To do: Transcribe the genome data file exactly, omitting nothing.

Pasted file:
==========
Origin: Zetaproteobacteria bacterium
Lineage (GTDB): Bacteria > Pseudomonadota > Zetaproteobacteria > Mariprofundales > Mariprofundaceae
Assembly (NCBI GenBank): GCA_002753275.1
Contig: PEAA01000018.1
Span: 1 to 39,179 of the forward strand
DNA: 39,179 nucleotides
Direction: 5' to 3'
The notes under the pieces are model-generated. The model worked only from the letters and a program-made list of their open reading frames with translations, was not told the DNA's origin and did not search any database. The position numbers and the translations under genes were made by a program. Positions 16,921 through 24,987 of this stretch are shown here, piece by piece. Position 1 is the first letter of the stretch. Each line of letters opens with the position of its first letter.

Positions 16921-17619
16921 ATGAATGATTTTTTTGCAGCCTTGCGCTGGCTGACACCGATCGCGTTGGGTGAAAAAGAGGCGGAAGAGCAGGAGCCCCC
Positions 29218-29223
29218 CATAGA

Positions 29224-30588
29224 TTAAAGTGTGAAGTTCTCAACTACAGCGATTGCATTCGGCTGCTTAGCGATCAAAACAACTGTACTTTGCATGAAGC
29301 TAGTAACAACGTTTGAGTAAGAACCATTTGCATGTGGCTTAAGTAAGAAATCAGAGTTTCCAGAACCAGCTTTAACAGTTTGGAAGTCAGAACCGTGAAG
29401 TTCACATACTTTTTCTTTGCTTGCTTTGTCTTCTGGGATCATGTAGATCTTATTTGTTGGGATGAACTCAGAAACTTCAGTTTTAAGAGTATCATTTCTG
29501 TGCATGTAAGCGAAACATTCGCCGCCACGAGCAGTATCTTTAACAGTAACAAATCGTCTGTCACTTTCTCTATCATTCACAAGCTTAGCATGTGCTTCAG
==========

Origin: Zetaproteobacteria bacterium
Lineage (GTDB): Bacteria > Pseudomonadota > Zetaproteobacteria > Mariprofundales > Mariprofundaceae
Assembly (NCBI GenBank): GCA_002753275.1
Contig: PEAA01000018.1
Span: 1 to 39,179 of the forward strand
DNA: 39,179 nucleotides
Direction: 5' to 3'
The notes under the pieces are model-generated. The model worked only from the letters and a program-made list of their open reading frames with translations, was not told the DNA's origin and did not search any database. The position numbers and the translations under genes were made by a program. Positions 16,921 through 24,987 of this stretch are shown here, piece by piece. Position 1 is the first letter of the stretch. Each line of letters opens with the position of its first letter.

Positions 16921-17619
16921 ATGAATGATTTTTTTGCAGCCTTGCGCTGGCTGACACCGATCGCGTTGGGTGAAAAAGAGGCGGAAGAGCAGGAGCCCCC
Positions 29218-29223
29218 CATAGA

Positions 29224-30588
29224 TTAAAGTGTGAAGTTCTCAACTACAGCGATTGCATTCGGCTGCTTAGCGATCAAAACAACTGTACTTTGCATGAAGC
29301 TAGTAACAACGTTTGAGTAAGAACCATTTGCATGTGGCTTAAGTAAGAAATCAGAGTTTCCAGAACCAGCTTTAACAGTTTGGAAGTCAGAACCGTGAAG
29401 TTCACATACTTTTTCTTTGCTTGCTTTGTCTTCTGGGATCATGTAGATCTTATTTGTTGGGATGAACTCAGAAACTTCAGTTTTAAGAGTATCATTTCTG
29501 TGCATGTAAGCGAAACATTCGCCGCCACGAGCAGTATCTTTAACAGTAACAAATCGTCTGTCACTTTCTCTATCATTCACAAGCTTAGCATGTGCTTCAG